May 24, 2021 For Immediate Release Contact: Gary Wockner, Save The Colorado, 970-218-8310 "Black Swan"…
Hello Friends of the Colorado River!
Today, Congressman Cory Gardner (R-CO4) introduced an amendment to the Water Resources Reform and Development Act that would undermine our environmental laws, drain our rivers, and likely force local and state governments to raise taxes to pay for new water projects. As you know, the Colorado River was recently named America’s most endangered. Our elected leaders should be working to protect and restore this vital resource, which provides water to 36 million people, irrigates 4 million acres or farmland, and drives our tourism and recreation based economy. We can’t afford further threats to the river!
In response, Save The Colorado took out online advertisements (left) in D.C., Denver, and Greeley, Colorado newspapers to highlight the threat of Gardner’s amendment.
Gardner’s amendment (read it here) would force federal departments and agencies, including the EPA and the U.S. Army Corps of Engineers, to “streamline” the decision-making process into an unworkable 1-year timeline. Doing so would gut the science that is required by the National Environmental Policy Act and the Clean Water Act. For example, multi-year scientific investigations are required in order to understand the profound environmental impacts of a large dam, pipeline, or reservoir. Gardner’s amendment would undercut that science and lay the permitting process in the hands of politicians which would threaten not just the health of rivers but the cleanliness of our drinking water.
Further, by potentially forcing the Corps to approve projects in an unworkable short timeline, state and local governments would in turn be forced to find ways to pay for these projects, such as the statewide sales tax that was proposed and defeated in the State of Utah to pay for the proposed Lake Powell Pipeline. In Gardner’s district in Colorado, small towns are already struggling to raise water rates and fees to pay for the proposed Northern Integrated Supply Project, a boondoggle that would further drain the Cache la Poudre and Colorado Rivers to subsidize new housing growth. Both of these projects would have profound negative consequences on the health of our rivers. The Lake Powell Pipeline would further drain the Colorado River and threaten water supplies throughout the already drought-stricken Southwest U.S. The Northern Integrated Supply Project (NISP) would further drain and destroy the Cache la Poudre River of Northern Colorado — in fact, the U.S. EPA said NISP would “violate the Clean Water Act” by diverting so much water out of the river.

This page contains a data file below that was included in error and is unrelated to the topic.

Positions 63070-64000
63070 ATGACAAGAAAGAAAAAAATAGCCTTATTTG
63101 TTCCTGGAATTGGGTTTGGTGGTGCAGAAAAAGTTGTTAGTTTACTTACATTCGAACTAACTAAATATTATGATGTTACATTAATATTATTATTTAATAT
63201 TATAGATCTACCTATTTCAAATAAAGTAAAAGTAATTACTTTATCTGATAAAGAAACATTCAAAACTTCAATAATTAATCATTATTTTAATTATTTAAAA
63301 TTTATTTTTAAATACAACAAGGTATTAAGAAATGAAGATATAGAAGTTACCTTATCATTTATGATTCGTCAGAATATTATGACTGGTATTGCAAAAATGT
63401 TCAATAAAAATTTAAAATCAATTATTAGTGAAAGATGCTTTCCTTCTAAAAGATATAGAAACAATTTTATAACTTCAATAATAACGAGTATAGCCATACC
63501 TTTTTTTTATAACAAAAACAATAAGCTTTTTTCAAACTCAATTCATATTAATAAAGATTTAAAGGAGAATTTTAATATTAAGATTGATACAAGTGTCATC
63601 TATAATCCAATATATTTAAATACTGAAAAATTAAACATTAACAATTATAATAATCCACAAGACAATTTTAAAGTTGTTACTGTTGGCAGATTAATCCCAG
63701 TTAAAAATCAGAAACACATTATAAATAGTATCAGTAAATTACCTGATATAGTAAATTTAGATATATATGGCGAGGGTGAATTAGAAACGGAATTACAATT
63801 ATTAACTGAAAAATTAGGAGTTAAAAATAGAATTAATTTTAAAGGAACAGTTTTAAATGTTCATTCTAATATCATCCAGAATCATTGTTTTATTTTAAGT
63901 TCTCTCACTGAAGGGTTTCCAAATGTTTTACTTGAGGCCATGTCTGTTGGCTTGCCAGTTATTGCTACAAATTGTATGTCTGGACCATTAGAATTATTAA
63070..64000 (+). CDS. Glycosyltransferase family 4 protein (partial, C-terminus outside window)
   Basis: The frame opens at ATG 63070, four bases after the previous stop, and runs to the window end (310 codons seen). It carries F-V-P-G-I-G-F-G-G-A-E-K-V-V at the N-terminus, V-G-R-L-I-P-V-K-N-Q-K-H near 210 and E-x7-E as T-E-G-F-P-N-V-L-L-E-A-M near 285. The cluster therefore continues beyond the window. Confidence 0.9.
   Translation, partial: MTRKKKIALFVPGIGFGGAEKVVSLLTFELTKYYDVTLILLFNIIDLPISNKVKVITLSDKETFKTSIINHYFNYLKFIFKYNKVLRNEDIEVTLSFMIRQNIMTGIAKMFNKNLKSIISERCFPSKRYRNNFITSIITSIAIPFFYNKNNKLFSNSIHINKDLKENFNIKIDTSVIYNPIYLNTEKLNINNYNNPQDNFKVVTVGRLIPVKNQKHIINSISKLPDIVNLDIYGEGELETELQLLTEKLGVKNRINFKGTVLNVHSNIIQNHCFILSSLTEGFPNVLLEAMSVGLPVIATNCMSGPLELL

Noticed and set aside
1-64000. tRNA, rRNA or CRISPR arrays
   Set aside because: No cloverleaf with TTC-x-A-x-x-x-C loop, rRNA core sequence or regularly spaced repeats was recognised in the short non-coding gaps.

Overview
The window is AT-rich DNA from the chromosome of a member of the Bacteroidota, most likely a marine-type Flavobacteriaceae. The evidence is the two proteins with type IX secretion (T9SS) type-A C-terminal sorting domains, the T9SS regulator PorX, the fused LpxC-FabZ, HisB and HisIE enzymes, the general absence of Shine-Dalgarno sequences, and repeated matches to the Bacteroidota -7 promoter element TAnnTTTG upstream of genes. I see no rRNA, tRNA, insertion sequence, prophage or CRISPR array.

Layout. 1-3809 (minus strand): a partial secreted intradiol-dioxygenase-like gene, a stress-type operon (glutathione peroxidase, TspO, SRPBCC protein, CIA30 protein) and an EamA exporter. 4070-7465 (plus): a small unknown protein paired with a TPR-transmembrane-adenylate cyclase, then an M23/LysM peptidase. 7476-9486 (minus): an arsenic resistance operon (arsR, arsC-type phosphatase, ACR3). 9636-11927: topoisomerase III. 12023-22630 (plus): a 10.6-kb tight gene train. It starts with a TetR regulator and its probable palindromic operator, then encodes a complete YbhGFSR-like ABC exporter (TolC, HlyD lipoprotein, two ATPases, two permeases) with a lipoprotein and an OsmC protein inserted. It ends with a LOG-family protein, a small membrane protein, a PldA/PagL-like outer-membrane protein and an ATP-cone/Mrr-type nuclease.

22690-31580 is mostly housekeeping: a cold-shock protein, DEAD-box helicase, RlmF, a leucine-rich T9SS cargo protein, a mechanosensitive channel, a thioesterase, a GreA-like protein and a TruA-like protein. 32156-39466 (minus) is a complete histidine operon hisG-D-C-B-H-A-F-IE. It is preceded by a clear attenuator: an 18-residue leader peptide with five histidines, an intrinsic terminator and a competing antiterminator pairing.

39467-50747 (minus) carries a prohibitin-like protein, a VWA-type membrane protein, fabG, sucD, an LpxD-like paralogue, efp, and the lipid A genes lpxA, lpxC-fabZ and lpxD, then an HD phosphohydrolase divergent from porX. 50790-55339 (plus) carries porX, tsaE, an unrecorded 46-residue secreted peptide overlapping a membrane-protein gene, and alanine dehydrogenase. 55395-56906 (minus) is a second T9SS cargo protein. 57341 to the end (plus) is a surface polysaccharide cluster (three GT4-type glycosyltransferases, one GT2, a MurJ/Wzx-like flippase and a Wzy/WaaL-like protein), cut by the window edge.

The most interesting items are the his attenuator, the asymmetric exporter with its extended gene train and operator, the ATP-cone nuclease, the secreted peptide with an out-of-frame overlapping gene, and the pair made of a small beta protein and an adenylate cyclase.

The amendment was so bad that an allied organization called it “ODOR-PIT” — Office to Destroy Our Rivers and Publicly Increase Taxes. Gardner’s amendment was discussed in a committee hearing in the U.S. House of Representatives on Tuesday, October 29th — a vote in the committee is forthcoming.
Save The Colorado knows that better alternatives exist rather than these damaging projects that would drain and destroy our rivers. Alternatives that focus on water conservation and efficiency, water recycling, better growth management, and water sharing agreements with farmers are the right path forward. In fact the two projects noted above have had extensive alternatives prepared. For the Lake Powell Pipeline, a “Local Waters Alternatives” has been prepared that provides water to the nearby cities without further draining the Colorado River and with much less money than the Pipeline. For the Northern Integrated Supply Project, “A Better Future For The Poudre River” alternative has been prepared that is also much cheaper and more sustainable.
Congressman Gardner needs to focus on saving money and saving water, not destroying our rivers and environmental laws — the alternatives above are better, cheaper, and faster paths forward that protect the endangered rivers of the Southwest U.S. including the Colorado River.
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This Save The Colorado ad campaign is a project of Clean Water Action (firstname.lastname@example.org)